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HomeFarming NewsSheep trade: ‘No rationale’ for lamb price cuts this week
Catherina Cunnane
Catherina Cunnanehttps://www.thatsfarming.com/
Catherina Cunnane hails from a sixth-generation drystock and specialised pedigree suckler enterprise in Co. Mayo. She currently holds the positions of editor and general manager at That's Farming, having joined the firm during its start-up phase in 2015.
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Sheep trade: ‘No rationale’ for lamb price cuts this week

The IFA has stated that factories need to support farmers with a “stronger” lamb price.

Its president, Tim Cullinan, strongly criticised factories for the further “unjustified” and “unsustainable” cuts on lamb price this week.

He said that farmers cannot be expected to absorb reductions on this scale in a year when production costs are predicted to rise by 30%.

He said: “Store lamb sales have started positively. However, it is crucial factories return a fair price to underpin this trade for the remainder of the year.”

“Factories are offering deals up to €6.70/kg and deals to 22kg to secure lambs. However, they are meeting very strong resistance from farmers.”

Supplies

Its sheep chairman, Kevin Comiskey, said supplies of suitable finished lambs are “very” tight on the ground, and there was “no rationale” for the cuts factories imposed this week.

He outlined there is “no huge” surge of lambs coming through the system as the total spring throughput to date is 12% behind 2021 levels.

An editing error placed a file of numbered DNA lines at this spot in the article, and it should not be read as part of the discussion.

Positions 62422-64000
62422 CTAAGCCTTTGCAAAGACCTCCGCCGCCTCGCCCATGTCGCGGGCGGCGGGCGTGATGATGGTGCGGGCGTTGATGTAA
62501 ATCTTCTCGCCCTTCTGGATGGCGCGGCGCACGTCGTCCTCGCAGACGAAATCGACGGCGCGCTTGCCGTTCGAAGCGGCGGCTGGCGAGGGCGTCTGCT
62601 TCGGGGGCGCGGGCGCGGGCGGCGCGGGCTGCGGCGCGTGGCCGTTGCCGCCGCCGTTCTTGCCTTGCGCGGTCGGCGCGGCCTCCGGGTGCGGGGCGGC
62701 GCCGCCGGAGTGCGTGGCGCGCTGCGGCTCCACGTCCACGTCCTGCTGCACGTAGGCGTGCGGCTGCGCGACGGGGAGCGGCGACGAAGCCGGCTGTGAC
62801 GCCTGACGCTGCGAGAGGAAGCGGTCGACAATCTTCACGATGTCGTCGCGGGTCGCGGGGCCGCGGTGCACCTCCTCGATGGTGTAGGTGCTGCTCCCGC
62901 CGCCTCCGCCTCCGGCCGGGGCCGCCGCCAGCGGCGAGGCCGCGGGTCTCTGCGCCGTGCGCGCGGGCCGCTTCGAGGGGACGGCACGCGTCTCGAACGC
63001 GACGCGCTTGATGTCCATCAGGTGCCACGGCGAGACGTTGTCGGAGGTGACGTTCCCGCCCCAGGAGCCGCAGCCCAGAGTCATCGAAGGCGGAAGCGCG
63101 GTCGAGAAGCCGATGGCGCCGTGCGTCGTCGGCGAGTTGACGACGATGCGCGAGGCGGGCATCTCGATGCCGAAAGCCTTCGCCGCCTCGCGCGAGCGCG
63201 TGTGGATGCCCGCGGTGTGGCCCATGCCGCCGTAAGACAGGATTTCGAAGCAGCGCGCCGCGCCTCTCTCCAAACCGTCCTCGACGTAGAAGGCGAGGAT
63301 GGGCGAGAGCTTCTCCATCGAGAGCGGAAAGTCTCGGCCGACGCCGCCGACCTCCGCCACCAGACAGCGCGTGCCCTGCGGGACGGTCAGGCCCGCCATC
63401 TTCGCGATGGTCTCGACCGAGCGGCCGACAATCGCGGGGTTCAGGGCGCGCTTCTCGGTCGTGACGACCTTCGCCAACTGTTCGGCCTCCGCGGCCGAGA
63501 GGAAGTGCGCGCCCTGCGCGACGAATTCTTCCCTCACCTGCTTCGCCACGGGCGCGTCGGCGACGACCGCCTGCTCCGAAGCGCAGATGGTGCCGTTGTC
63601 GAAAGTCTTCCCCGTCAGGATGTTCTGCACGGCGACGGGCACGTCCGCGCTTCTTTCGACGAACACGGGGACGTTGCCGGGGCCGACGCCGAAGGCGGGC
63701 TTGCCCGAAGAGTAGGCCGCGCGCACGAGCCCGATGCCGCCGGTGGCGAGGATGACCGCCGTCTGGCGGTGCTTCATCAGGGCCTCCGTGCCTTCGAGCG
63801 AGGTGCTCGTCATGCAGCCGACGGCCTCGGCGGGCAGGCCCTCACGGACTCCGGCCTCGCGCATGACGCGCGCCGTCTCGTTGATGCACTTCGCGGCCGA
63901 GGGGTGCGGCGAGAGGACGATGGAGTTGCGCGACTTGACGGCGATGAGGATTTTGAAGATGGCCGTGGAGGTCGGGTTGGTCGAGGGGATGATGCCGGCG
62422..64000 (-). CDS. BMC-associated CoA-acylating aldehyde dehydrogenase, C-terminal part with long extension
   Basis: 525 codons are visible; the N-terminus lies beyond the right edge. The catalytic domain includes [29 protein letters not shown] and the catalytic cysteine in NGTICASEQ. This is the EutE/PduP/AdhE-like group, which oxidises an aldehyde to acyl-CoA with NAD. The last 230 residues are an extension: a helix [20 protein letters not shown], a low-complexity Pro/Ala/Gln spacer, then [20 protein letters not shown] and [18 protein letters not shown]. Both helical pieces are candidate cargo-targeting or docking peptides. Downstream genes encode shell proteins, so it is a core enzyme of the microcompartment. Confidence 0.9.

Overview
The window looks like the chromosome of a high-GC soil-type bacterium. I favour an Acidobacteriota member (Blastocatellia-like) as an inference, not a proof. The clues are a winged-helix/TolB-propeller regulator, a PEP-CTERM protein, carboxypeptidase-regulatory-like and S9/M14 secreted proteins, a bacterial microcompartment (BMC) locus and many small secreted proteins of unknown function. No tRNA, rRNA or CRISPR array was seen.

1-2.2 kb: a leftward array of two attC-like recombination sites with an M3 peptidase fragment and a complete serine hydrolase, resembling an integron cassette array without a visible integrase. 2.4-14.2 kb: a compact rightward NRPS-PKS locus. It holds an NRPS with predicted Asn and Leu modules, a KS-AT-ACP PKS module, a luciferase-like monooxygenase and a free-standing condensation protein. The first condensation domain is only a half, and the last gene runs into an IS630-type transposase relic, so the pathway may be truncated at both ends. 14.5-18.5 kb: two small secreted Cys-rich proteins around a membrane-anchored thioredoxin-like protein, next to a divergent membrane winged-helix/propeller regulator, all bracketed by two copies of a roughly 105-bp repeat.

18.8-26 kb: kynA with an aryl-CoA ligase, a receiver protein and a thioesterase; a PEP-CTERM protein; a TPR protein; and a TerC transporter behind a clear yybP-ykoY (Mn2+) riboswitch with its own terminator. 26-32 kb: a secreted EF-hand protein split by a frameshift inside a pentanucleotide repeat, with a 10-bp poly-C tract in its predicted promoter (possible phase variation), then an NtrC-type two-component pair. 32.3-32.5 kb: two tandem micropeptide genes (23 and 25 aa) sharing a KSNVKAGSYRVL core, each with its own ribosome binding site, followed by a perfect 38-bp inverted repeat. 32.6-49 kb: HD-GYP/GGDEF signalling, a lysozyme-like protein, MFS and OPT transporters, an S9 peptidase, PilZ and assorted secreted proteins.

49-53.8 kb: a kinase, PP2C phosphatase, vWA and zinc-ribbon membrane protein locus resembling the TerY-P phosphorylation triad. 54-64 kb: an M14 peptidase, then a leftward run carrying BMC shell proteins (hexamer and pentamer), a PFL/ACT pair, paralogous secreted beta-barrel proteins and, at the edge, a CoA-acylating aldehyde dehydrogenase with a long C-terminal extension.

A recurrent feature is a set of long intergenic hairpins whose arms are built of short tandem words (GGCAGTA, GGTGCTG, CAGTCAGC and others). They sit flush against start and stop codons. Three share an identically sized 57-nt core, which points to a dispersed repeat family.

Bord Bia predicts supplies of imported lamb into the EU market will remain low for the remainder of the year.

Meanwhile, EU lamb production is forecast to drop by 2%, creating what he described as “favourable” conditions for Irish lamb.

Following a market update meeting with Bord Bia, Comiskey stressed the importance of continued promotional activities of Irish lamb overseas to deliver new markets for Irish produce and to strengthen the value returned to Irish producers.

“Sheep production is the most environmentally sustainable food production system in the country. However, sheep farmers are not being paid for it by the market.”

Cullinan said demand for sheep meat is “strong” in Ireland’s “key” export markets.

Therefore, he says factories must ensure they reflect these “positive” market conditions in the prices they are paying to farmers.

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